In 2013, at least 1,925 people were sentenced to death in 57 countries globally, including Ghana.
Ghana was on record of sentencing 14 people, all men to death that year.
Mr Lawrence Amesu, Director of Amnesty International Ghana, who said this at the launch of the 2013 Global Death Penalty Report in Accra on Thursday, said the global figure for the year under review was a worrying development.
He noted that the figure indicated an increase in death sentences compared to 2012 which recorded 1,722 death sentences.
On executions, Mr Amesu said at least 22 countries were known to had carried out executions in 2013, however, it could not be confirmed if executions were carried out in countries experiencing conflict, such as Syria.
“In 2012, 21 countries were reported to have implemented death sentences. These figures represent a significant decrease over the past two decades,” he said.
Mr Amesu said while Amnesty International’s campaign against death penalty was gradually but steadily yielding positive results over the years, the death sentences and executions in the world remained startling.
“At least 778 executions were known to have been carried out worldwide, 96 more than in 2012. A small number of countries, mainly Iraq and Iran were responsible for the increase. In Iraq reported executions jumped by almost 30 per cent with at least 169 people put to death.
“In Iran there were at least 369 officially acknowledged executions, but hundreds more were not officially acknowledged. Excluding China, almost 80 per cent of all known executions worldwide were recorded in only three countries – Iran, Iraq and Saudi Arabia” he added.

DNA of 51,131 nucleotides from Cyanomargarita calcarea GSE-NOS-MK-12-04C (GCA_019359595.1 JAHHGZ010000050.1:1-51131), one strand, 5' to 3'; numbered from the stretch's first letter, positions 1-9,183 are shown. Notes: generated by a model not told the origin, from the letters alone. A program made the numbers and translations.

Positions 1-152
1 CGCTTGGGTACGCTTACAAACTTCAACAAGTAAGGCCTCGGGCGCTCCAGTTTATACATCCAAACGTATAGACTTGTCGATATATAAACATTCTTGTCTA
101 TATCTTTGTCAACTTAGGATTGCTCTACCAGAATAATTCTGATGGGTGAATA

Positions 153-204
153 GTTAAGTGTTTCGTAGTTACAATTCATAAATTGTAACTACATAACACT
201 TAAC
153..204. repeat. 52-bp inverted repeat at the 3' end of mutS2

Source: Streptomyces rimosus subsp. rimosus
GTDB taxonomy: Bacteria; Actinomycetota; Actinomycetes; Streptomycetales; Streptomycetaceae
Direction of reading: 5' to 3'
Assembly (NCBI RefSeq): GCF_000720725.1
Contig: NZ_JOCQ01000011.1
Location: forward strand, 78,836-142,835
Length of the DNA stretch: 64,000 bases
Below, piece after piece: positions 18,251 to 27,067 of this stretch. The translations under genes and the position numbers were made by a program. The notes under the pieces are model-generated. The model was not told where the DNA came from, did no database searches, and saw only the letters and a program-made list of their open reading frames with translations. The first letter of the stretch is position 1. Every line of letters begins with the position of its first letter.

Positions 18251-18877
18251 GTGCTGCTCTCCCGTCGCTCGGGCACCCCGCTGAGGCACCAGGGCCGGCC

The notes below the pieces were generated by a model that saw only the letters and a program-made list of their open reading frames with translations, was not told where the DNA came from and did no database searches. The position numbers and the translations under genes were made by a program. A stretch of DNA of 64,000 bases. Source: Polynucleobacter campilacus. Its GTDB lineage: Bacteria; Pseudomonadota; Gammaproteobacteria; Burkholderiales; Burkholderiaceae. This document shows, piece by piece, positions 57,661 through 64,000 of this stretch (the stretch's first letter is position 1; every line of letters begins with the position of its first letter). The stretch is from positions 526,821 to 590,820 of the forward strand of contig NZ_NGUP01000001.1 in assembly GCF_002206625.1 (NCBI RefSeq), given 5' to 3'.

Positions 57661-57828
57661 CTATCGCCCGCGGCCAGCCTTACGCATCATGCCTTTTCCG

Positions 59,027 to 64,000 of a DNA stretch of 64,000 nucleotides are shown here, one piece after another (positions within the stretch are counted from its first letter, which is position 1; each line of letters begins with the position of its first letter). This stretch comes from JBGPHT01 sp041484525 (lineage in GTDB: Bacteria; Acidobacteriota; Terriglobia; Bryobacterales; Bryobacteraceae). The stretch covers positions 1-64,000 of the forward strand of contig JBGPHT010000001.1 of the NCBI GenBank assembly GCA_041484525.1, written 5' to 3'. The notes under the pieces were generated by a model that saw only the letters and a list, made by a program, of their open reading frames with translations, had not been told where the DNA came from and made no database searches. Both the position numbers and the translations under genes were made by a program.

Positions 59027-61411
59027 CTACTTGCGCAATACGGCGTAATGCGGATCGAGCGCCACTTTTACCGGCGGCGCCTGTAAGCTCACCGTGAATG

The report named China, Iran, Iraq, Saudi Arabia and USA as the top five highest executing countries in 2013 while nine countries, China, Iran, Iraq, Saudi Arabia, USA, Yemen, Sudan, Bangladesh and North Korea are labelled “The Nine Worst Offenders” as they are known to execute every year since 2007 to 2013.
Mr Amesu stated that from all indications, Ghana was progressing steadily in the abolition of death penalty and called on Ghanaians to play their individual and collective roles to support that effort.
Mr Vincent Adahalie-Mensah, a Board Member, said Amnesty International was envisaging a free world where people would be free and stressed the need to continue the campaign to ensure total abolition.